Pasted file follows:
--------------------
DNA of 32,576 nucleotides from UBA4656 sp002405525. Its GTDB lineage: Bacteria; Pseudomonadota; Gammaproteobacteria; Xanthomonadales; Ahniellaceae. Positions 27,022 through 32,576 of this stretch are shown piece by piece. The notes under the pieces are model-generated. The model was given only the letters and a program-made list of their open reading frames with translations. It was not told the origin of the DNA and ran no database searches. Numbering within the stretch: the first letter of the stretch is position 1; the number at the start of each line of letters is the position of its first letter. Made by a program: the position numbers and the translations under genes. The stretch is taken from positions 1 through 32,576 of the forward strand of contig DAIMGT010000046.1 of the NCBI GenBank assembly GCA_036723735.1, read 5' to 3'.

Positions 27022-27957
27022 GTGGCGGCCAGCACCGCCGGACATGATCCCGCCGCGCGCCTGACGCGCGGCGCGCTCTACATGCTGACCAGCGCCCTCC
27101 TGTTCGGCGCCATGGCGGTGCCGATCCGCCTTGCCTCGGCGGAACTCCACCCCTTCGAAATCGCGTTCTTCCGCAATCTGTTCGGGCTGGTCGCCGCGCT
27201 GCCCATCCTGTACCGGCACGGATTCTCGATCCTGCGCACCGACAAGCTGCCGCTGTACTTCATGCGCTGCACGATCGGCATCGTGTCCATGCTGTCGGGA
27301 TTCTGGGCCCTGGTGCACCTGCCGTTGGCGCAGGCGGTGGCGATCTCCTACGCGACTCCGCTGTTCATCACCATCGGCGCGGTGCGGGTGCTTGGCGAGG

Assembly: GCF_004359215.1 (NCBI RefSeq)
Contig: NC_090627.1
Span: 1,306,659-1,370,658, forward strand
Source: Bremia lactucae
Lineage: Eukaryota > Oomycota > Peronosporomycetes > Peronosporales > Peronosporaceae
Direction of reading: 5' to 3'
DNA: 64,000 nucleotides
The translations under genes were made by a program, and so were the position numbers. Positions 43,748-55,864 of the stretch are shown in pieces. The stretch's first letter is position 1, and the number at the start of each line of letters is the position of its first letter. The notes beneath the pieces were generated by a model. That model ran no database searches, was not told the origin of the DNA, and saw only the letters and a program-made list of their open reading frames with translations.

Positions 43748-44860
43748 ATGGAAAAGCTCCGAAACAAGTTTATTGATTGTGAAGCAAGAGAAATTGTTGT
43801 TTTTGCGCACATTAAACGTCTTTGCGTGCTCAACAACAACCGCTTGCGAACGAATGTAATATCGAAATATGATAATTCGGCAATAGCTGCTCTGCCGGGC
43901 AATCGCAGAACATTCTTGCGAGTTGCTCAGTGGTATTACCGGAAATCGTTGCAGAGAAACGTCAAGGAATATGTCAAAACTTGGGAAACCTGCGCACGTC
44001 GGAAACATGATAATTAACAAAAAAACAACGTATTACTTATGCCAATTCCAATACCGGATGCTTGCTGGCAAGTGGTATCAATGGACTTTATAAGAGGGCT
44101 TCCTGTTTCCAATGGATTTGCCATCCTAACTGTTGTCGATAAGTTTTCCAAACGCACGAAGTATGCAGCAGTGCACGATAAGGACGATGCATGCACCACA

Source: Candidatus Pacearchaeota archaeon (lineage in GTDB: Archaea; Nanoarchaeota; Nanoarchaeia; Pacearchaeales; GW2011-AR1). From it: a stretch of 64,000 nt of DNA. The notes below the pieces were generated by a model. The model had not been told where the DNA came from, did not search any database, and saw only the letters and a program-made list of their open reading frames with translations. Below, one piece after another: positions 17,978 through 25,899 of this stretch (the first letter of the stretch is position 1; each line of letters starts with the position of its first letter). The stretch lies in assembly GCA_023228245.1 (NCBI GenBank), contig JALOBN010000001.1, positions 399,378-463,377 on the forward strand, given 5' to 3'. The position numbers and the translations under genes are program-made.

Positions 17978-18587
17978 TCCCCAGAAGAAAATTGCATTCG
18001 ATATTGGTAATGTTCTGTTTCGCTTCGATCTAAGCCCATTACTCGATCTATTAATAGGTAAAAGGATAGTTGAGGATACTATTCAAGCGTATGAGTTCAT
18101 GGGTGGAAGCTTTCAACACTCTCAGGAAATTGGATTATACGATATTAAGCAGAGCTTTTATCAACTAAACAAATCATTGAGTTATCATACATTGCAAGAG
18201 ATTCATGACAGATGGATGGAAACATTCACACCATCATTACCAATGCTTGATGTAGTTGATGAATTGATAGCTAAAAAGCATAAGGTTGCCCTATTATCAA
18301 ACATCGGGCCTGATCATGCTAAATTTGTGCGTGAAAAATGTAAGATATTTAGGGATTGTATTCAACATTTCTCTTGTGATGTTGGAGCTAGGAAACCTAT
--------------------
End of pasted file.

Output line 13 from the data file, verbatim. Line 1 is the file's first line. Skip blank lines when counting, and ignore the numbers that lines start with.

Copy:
DNA: 64,000 nucleotides